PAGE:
Four New Pullets
Here’s a somewhat belated report on the newest additions to my chicken flock. I mentioned back in August that four of my five chicks turned out to be pullets [Rebuilding My Flock]. As for the cockerel, I had planned to cull him, though he looked promising, because I already have a good rooster and don’t need another one yet. Then the guy down the road who sometimes buys chickens from me wanted him, so I arranged to trade him for a young Rhode Island Red, which became my next meat bird.
Meanwhile, the four pullets have been coming along nicely, and a couple have begun laying very small (1 3/8 ounces) eggs every two or three days. Since I haven’t yet caught one laying, I don’t know which ones to thank, but I’m pretty sure I know who one of them is. The rooster had begun mating with her a few weeks before she produced her first egg, and they say roosters only mate with hens that are laying. (Or about to begin laying, I guess.) I wonder how they know?
When the weather gets warmer I’ll have to go in the coop some night after they’re asleep and do an evaluation—distance between keel and vent; distance between pelvic bones; are they pointed and flexible, etc. I wish I had someone to help me with this. At least I have a cap with lights now, but it’s awkward having to hold them with one hand, measure with the other, then try to write down the results before I forget them!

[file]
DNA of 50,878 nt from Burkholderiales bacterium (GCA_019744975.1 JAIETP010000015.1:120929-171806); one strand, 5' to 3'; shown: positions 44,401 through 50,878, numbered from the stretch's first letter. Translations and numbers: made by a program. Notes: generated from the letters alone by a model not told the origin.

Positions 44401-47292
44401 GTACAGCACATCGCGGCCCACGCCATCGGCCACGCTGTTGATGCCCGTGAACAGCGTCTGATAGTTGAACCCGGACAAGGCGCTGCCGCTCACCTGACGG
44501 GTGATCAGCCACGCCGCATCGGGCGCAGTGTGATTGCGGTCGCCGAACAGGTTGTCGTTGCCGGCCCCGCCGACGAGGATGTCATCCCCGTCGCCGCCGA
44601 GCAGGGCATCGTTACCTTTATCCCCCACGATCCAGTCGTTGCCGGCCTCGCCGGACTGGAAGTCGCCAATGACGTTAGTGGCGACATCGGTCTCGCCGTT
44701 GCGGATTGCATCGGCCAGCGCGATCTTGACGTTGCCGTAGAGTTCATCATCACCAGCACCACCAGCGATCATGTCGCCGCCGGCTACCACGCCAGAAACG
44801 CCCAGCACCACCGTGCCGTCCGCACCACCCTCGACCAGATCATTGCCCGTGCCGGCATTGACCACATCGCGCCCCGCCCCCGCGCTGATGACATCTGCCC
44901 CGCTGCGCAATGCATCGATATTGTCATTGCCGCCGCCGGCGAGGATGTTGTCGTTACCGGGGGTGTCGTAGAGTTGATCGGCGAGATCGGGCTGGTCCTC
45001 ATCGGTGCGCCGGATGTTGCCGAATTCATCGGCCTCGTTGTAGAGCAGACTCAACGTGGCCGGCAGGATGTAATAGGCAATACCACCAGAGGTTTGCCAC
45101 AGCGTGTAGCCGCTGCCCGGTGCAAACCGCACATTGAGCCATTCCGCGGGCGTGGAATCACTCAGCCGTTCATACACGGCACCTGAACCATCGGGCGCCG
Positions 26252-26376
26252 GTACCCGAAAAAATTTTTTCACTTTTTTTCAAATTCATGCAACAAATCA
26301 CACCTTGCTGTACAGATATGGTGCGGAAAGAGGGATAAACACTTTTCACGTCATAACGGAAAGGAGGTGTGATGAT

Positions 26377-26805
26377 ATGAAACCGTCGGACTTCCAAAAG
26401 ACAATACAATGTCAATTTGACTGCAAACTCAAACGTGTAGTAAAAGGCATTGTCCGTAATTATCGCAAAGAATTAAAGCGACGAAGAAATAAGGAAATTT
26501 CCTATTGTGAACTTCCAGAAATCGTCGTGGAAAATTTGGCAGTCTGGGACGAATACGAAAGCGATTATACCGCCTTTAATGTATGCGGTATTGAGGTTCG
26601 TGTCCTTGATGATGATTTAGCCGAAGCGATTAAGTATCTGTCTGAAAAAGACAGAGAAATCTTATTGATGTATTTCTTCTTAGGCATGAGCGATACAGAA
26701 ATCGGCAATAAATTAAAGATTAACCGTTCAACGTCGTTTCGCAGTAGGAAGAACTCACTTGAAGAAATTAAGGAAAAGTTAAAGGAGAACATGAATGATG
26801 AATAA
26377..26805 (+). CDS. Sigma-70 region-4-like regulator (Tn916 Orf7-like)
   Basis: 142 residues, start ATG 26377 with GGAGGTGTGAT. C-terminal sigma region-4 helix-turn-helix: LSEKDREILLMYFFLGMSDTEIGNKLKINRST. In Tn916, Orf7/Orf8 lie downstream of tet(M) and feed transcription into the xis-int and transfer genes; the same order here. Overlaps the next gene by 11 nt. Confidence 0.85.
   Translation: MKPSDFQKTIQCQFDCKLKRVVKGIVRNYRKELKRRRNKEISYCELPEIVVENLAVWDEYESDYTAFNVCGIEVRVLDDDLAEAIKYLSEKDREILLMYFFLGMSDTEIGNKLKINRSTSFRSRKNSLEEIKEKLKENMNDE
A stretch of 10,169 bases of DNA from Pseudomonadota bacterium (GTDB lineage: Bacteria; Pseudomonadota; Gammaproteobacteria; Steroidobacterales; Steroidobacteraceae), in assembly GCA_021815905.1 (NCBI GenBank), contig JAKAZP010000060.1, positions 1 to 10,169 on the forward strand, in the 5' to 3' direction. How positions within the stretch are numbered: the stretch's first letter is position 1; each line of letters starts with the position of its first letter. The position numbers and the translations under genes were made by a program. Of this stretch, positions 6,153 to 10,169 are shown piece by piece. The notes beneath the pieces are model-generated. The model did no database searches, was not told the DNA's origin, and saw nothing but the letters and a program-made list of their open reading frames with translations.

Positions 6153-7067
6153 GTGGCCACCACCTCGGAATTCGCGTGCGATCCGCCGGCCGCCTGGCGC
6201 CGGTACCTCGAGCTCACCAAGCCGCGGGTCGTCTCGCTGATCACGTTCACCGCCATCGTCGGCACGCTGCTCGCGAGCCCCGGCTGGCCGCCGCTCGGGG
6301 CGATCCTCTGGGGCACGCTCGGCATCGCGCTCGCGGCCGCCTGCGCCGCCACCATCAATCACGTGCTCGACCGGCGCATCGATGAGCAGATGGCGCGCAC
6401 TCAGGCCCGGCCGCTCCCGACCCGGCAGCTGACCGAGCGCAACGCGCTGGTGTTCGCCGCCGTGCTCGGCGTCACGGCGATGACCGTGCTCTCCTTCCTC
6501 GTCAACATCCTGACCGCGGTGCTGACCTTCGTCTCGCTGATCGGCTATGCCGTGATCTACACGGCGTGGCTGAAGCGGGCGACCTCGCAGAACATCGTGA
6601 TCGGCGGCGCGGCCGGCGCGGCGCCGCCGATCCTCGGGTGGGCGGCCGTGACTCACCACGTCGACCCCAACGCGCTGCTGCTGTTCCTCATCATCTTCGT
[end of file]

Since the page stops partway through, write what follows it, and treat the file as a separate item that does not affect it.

I hope they ramp up production this week with the warmer weather, because my two hens are still molting. One looks to be nearly finished, thank heavens, after more than two months, but my older hen—who I thought was finished after a six-month molt—has again lost some tail feathers and stopped laying. Both hens seem to be growing their new feathers nicely after a week or so on feather-fixer ration. But old Flan’s comb is still very pale, so I’m not expecting anything out of her soon. She’s been such a terrible layer, I would have culled her by now except that she was an excellent mother, raising ten beautiful chicks for me in 2016.
Read this editor’s letter about her new chickens and their lively personalities.
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